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Inked: the history of indigenous tattooing

Tattoo: past and present


Saturday 20 October 2018
2 — 3pm

This event has now ended

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Female tattooed figure (detail), 18th or early 19th century, Aitutaki, Cook Islands.

Wood, pigment. height 58 cm. © Five Continents Museum, Munich; photo: Marianne Franke.

Our panel, Art Historian and author, Sebastian Galliot, Māori tattooist, Te Rangitu Netana, and chair Dr Matt Lodder, discuss the varying traditions and journeys that have formed today’s tattoo culture.

Are historical tattooing traditions fully recognised by contemporary tattooists? What part do spirituality, cosmology, journey, tradition play in today’s tattoo culture and how are cultural traditions respected?

With a resurgence in the popularity of traditional methods of tattooing, our panel will explore the global histories of tattooing culture and discuss whether the processes are being recognised respectfully within contemporary culture.

Participating speakers:

Dr Matt Lodder is a Senior Lecturer in contemporary art and Director of American Studies at the University of Essex. He teaches European, American and Japanese art, architecture, visual culture and theory from the late 19th century to the present, including modern and contemporary art post-1945. His research primarily concerns the application of art-historical methods to history of Western tattooing from the 17th century to the present day. His latest major exhibition, British Tattoo Art Revealed, began at the National Maritime Museum Falmouth in March 2017 and is currently on tour nationwide through 2020.

Sebastien Galliot is an anthropologist at the CNRS and the Centre for Research and Documentation on Oceania in Marseille. His teachings and researches range from Samoan tattooing and Pacific studies to anthropology of art and cultural technology. He recently issued a book on the history of Samoan tattooing entitled Tatau, co-authored with Sean Mallon (senior curator of Pacific collection at the Te Papa Tongarewa Museum in New Zealand). Since 2007, he has been collaborating with the musée du quai Branly-Jacques Chirac as a workshop designer, a post-doctoral fellow and a scientific curator on several projects involving tattooing in the Pacific. His latest major exhibition, Tattoo, co-curated with Anne et Julien and Pascal Bagot, opened in 2014 at the musée du quai Branly and has just finished touring North America in 2018.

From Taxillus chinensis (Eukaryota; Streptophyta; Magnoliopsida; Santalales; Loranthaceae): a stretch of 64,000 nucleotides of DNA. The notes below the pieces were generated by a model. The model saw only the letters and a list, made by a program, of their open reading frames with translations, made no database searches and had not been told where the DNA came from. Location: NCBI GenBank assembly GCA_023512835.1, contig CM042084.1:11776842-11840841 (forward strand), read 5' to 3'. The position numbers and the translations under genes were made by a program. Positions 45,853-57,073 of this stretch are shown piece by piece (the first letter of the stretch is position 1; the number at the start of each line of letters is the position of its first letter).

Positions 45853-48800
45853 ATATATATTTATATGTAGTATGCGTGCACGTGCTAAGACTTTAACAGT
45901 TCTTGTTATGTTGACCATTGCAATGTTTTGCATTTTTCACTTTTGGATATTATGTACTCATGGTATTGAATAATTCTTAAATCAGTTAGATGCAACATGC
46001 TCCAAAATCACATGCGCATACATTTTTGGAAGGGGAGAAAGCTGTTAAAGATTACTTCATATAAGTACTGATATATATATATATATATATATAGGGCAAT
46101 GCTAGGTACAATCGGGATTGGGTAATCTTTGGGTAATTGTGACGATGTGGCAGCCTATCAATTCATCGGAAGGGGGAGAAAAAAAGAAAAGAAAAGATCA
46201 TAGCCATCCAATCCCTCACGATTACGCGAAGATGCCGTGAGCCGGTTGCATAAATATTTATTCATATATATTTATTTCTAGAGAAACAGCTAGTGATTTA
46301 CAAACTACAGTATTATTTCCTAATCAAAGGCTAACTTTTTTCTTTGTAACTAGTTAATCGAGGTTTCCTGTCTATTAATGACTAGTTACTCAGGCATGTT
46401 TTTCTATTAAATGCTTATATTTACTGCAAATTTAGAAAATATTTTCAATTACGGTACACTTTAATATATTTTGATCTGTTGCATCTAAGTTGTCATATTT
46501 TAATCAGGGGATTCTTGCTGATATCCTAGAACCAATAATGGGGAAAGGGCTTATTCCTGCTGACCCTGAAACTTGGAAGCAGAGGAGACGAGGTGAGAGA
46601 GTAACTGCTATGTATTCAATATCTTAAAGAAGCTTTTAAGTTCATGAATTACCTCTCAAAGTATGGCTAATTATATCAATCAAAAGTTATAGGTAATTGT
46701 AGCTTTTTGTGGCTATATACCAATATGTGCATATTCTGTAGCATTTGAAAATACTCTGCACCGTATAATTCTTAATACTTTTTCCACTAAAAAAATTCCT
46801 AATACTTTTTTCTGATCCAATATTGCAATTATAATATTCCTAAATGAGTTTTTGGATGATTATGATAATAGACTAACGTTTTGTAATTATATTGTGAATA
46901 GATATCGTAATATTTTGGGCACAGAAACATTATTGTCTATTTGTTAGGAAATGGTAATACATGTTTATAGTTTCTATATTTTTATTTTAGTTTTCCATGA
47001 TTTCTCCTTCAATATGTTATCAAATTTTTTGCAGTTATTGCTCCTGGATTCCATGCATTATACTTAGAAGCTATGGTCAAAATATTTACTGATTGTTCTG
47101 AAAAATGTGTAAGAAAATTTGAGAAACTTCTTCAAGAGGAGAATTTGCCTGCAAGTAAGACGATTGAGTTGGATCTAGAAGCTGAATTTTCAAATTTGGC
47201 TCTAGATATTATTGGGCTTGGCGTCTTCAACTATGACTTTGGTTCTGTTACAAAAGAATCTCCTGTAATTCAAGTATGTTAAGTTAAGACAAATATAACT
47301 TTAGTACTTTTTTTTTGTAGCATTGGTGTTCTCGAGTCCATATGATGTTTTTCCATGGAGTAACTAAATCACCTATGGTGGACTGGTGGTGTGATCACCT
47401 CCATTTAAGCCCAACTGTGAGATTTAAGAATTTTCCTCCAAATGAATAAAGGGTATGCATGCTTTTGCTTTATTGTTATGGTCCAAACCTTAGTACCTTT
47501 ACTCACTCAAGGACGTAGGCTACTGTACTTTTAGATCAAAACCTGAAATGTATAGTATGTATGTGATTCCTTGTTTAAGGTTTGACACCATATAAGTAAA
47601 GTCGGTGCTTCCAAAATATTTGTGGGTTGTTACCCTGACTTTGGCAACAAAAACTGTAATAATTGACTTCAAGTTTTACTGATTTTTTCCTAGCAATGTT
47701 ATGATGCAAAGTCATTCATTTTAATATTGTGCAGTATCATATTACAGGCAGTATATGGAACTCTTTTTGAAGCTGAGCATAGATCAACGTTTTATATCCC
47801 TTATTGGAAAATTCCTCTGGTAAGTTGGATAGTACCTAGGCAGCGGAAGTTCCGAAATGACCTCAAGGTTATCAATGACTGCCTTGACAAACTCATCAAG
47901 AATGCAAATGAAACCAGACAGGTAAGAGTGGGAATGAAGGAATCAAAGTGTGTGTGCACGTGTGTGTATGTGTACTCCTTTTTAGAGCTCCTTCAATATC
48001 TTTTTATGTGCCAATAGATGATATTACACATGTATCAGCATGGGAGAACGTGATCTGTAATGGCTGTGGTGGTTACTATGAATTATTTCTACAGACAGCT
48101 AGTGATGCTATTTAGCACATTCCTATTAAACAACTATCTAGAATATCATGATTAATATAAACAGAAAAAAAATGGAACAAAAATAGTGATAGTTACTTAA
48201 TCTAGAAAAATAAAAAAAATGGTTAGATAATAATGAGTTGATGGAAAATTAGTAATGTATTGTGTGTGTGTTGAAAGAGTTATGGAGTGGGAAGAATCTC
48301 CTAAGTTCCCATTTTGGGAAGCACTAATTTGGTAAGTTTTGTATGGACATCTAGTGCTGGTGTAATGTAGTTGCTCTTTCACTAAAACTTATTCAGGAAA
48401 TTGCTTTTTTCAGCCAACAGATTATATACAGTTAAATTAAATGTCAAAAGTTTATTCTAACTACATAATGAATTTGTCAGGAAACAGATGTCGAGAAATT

Te Rangitu Netana is a Traditional Ta Moko/Maori Tattoo Artist from New Zealand, and is of Ngapuhi, Ngati Wai and Te Arawa tribal descent. He has been practicing Ta Moko for over 28 years, and is experienced in both modern machine and traditional chisel methods of tattooing. For the last 10 years, he has been dedicated to bringing back the practice of Ta Moko with traditional tools.

Te Rangitu has travelled extensively throughout his career, working with tattoo masters from many cultures, including Hawaiian and Samoan. After many years living and working with his own people in the far north of New Zealand, he is now living in the UK, and works from his private studio near Colchester, Essex.

This event is part of the ‘Tattoo: past and present’ day of events. Scroll down for further information and to book a combined ticket.

● Fully booked

● Cancelled

Saturday 20 October 2018

2 — 3pm

The Benjamin West Lecture Theatre, Burlington Gardens, Royal Academy of Arts

£15, £9 concessions